The Bishops have chosen the Friday of the Fifth Week of Lent as the Day of Prayer for Victims and Survivors of Abuse.
The Day of Prayer for Victims and Survivors of Abuse will be marked this year on Friday, 3 April 2020.
The resources below can be used on the day itself or the surrounding days. Resources may also be used at other times of the year. Indeed, the Service and the Mass, if offered across the deaneries of a diocese, would be celebrated throughout the year.
It is important for the local Church to acknowledge and respond in prayer when it is able, rather than restrict its activities to just one day of the year.
Much of the material in this section has been written by and with survivors.
Though it is hoped that survivors will be included in any local initiative that may not always be possible. This should not be a barrier to using the Let’s Be Honest service as it was prepared by survivors so that their voice would be heard – even in places where it has not yet been heard.
This year’s resources has three points of focus:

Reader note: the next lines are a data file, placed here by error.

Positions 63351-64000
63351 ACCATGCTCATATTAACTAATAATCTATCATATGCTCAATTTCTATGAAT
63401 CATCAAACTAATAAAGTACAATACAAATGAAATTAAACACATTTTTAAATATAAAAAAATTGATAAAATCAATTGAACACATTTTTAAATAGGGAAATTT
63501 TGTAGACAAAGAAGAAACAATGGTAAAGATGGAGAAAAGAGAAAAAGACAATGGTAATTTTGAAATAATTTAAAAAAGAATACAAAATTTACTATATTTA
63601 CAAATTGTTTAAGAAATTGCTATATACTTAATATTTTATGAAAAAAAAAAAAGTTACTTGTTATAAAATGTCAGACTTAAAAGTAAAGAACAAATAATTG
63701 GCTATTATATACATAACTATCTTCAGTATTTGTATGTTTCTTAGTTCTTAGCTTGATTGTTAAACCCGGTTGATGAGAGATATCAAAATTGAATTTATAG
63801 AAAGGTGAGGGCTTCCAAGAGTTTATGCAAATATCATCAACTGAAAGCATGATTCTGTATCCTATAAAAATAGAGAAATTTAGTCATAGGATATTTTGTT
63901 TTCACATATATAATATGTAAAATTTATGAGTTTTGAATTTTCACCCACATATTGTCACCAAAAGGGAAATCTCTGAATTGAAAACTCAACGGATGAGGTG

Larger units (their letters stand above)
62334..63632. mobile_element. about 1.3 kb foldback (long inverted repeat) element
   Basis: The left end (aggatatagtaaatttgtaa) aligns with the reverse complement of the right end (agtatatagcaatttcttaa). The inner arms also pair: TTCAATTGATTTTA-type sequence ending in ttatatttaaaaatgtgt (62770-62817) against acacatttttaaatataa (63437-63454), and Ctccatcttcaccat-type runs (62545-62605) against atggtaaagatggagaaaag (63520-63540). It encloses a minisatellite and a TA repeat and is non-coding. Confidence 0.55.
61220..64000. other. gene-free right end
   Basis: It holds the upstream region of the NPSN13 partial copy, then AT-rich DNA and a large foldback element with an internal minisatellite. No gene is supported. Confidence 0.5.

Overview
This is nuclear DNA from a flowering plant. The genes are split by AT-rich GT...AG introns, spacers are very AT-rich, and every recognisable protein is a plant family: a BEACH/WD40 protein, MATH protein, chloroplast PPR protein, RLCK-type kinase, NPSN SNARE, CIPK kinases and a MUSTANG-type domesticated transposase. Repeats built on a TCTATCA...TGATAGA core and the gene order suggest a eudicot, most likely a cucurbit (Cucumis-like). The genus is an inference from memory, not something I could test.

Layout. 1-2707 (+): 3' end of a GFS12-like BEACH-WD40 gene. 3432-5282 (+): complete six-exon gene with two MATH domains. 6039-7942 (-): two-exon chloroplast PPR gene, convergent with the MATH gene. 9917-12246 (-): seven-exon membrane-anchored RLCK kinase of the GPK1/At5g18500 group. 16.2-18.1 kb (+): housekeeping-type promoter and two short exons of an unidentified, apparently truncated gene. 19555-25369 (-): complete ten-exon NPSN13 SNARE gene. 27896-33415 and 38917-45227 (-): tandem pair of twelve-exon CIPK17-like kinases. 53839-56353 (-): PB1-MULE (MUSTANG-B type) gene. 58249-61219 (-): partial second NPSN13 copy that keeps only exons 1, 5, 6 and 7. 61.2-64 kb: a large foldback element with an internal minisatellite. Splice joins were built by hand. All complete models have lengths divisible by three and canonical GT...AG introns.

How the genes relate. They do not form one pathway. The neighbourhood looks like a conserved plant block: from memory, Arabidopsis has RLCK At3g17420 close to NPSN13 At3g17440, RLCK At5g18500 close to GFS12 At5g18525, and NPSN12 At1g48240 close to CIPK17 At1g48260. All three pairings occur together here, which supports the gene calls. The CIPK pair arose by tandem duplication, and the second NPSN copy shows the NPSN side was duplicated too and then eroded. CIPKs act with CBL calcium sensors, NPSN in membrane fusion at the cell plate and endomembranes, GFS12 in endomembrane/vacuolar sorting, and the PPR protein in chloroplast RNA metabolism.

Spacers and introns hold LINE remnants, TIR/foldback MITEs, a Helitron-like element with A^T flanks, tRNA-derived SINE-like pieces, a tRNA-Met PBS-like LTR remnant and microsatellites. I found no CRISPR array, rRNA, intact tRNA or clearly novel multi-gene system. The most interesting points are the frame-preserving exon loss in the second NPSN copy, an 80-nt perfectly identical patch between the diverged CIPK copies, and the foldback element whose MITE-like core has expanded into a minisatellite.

Information about both liturgies including preparation notes, guidance on support and additional prayers for the Day of Prayer for Survivors of Abuse
Praise to you Father of our Lord Jesus Christ
the source of all consolation and hope.
Be the refuge and guardian of all
who suffer from abuse and violence.
Comfort them and send healing
for their wounds of the body, soul and spirit.
Help us all and make us one with you
in your love for justice
as we deepen our respect for the dignity of every human life.
Giver of peace, make us one in celebrating
your praise, both now and forever.
We ask this through Christ our Lord.
Jesus made the crowds welcome and talked to them about the kingdom of God; and he cured those who were in need of healing.Matthew 4: 123
This Service was written by Survivors and has been used as a deanery focus for prayer. The Bishops used parts of this service when they met together in Valladolid last May to listen to, and learn from the experiences of survivors of abuse.
A celebration of the Eucharist can be a powerful sign of the response of the local Church. It can provide a safe space for survivors and an opportunity for the community to show its concern. At the heart of the Eucharist is the broken body of an innocent victim which gives life and hope.
Leaflets prepared by the Survivors Advisory Panel:
The resources for the 2019 day of prayer included a meditation from a survivor, a penitential litany prayed by Pope Francis at the World Meeting of Families, prayers from Boston and Armagh dioceses, intercessions, reflective praying of the sorrowful mysteries of the Rosary, and a reflection on the Passion according to John.